Bald Faced Hornets: The Yellow Jacket’s Big Brother

Bald-faced hornets are a zebra-colored relative of the yellow jacket. These black-and-white insects are feared by many, mainly due to their powerful and incredibly painful sting. Plus, they are found all across the United States, so there’s a decent shot nearly everyone has heard of or encountered them during their lifetime.
Understanding the Bald-Faced Hornet
The bald-faced hornet gets its name from its unique color pattern. While the body is mainly black, the face what white markings, reminiscent of bald spots. Though they are related to yellow jackets, these flying critters are significantly larger than most of their brethren.
When it comes to their lifecycle, the tale of the bald-faced hornet is actually a little sad. During the winter, only the newly-hatched queen survives. Every other member of the colony dies. But that doesn’t stop this stinging species from being a potentially bothersome pest.
Every spring, the queen crafts a new nest, which is made of chewed wood. She rebuilds the whole colony from scratch, laying an egg in every compartment and raising the first batch of offspring on her own. The first workers don’t emerge for about a month, then they take over feeding and expanding the nest. This gives the queen a chance to focus on egg-laying, and she does that in spades.
At its peak, a single nest can have 100 to 400 workers or more. Once the colony starts to decline, larger compartments are created, making it easier to raise new queens and the males who will head out to mate.
Some consider the bald-faced hornet to be beneficial to the environment. They may kill smaller insects, including flies. However, they don’t have anything to do with plant or flower pollination and only occasionally scavenge for sources of sugar. As a result, some believe that these critters aren’t great additions to most communities.
The Bald-Faced Hornet Nest
Bald-faced hornets may build nests in a few places. Dense trees or shrubs are certainly favorites. However, tree hollows also look quite welcoming to these stinging insects. Usually, they try to pick a location that’s 10 to 12 feet in the air. However, they might select a different location if it is fairly sheltered and unlikely to be disturbed. This includes the sides of structures and under house eaves.
A nest tends to be gray in color, looking a bit like sheets of newspaper wrapped around each other to form a ball. There’s a single opening that serves as an entrance and exit, usually near the bottom of the ball. At peak colony size, the nest can reach the size of a basketball or bigger.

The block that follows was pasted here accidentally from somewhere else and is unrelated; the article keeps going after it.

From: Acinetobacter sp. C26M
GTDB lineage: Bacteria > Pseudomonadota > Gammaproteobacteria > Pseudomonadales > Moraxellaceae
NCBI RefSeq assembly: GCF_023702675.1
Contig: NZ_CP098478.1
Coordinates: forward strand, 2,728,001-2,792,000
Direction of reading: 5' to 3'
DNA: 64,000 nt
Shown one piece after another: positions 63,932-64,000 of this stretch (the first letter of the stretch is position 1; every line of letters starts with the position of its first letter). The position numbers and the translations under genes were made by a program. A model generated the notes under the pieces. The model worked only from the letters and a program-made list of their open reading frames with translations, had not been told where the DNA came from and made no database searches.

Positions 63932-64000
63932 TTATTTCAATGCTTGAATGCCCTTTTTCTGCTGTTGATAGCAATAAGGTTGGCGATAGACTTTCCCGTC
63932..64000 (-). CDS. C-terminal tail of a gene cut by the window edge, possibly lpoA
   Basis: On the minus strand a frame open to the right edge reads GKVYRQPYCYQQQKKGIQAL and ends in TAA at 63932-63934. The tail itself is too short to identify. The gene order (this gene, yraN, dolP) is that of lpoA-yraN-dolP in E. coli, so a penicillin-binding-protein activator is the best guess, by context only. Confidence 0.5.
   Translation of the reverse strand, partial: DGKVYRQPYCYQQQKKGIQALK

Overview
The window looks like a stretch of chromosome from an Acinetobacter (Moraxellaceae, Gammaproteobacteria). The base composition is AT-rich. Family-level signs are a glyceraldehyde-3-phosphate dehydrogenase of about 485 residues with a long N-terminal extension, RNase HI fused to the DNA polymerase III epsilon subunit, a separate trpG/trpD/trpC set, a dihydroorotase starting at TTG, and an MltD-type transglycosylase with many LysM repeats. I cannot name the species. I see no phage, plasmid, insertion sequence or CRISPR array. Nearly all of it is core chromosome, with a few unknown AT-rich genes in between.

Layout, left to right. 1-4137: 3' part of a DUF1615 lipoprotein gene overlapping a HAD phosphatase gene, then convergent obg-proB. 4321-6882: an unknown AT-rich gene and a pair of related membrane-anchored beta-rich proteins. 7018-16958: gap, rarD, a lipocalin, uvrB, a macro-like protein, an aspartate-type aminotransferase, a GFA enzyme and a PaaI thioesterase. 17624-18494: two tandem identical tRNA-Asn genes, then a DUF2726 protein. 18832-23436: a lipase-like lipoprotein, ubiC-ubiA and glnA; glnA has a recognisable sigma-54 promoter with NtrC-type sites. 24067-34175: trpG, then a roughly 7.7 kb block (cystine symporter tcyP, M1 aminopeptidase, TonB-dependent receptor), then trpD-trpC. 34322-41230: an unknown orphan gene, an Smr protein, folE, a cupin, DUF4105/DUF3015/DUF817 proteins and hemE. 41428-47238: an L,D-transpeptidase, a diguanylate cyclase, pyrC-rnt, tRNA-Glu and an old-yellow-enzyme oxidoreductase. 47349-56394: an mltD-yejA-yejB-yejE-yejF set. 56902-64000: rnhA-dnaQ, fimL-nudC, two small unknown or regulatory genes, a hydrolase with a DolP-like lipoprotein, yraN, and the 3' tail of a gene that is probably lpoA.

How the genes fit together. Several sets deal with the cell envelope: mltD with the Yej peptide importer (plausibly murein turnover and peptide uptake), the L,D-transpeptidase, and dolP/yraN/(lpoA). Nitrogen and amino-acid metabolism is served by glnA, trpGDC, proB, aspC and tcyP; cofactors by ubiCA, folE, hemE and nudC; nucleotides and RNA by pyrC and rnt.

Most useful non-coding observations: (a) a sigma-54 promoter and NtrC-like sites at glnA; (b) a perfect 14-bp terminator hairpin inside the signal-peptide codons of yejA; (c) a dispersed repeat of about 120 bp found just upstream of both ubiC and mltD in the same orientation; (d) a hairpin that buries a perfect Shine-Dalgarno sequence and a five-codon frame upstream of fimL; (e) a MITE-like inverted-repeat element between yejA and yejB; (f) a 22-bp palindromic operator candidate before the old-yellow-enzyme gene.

When the queen is looking for a place to hole up during the winter, she may head indoors. A gap in a roof or near an eave might look mighty fine when the weather turns cold.
When Bald-Faced Hornets Are Dangerous (and Even Deadly)
Bald-faced hornets are incredibly social and pretty aggressive. They will sting if they think the nest is under attack or in danger, and that can lead to some trouble.
A bald-faced hornet can deliver multiple stings, and those stings can be fatal. Plus, since a whole group may attack, you are potentially exposing yourself to a lot of venom. This increases the likelihood of death from a potentially serious allergic reaction.
Getting Rid of Bald-Faced Hornets
If you decide to remove a bald-faced hornet nest yourself, wearing a bee suit is a must. It will reduce your chance of being stung. However, you also need to have additional protection. A bald-faced hornet can spray venom, so wear goggles that fully seal around your eyes for safety. Then, you can spray the nest in the evening and, suggesting you don’t see any additional activity the next day, remove the nest once the hornets are dead.
But, since disturbing a nest can trigger an attack and a bee suit isn’t completely impenetrable, it’s best to call in pest control professionals. They will have the right equipment and the know-how to deal with the bald-faced hornets and their nest safely.
At Ed’s Dead Bug, we have treatment options that will handle bald-faced hornet nests in trees, shrubs, and on structures. Plus, we guarantee our results. We’ll do what it takes to ensure your bald-faced hornet problem is solved to your satisfaction.